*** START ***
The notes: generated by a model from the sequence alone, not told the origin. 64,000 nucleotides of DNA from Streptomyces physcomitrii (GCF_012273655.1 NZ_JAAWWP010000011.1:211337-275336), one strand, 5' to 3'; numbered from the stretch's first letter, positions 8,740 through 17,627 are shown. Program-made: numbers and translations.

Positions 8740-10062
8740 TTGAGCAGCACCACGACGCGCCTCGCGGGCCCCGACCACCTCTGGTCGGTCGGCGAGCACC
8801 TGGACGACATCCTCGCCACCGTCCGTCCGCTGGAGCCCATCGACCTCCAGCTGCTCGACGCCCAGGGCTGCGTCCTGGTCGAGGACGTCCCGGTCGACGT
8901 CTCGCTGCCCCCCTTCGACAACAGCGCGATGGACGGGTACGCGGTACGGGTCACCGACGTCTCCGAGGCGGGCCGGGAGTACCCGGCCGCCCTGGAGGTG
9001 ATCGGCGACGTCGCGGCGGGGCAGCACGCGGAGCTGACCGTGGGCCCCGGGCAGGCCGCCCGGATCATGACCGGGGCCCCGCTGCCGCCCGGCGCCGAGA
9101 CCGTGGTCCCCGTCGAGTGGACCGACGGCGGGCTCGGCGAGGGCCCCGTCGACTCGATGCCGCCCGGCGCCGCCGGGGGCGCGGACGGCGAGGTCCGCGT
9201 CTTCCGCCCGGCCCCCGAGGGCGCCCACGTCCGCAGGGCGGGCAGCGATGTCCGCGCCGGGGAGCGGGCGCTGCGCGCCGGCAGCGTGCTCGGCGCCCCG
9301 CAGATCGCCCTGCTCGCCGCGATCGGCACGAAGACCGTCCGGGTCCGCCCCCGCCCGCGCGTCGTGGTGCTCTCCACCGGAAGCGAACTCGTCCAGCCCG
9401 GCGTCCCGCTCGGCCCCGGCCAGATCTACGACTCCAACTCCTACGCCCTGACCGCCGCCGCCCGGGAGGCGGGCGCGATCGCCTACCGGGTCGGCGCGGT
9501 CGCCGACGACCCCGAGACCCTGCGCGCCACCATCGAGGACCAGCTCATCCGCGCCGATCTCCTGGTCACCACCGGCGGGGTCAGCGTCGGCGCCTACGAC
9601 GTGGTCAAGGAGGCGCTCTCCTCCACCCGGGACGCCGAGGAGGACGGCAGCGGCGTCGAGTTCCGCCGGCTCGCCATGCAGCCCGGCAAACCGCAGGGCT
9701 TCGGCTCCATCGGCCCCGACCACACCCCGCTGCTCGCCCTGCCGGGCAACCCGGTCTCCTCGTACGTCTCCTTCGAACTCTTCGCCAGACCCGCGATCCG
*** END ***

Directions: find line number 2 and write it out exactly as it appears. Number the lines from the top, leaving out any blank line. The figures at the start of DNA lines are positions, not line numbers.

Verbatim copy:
Positions 8740-10062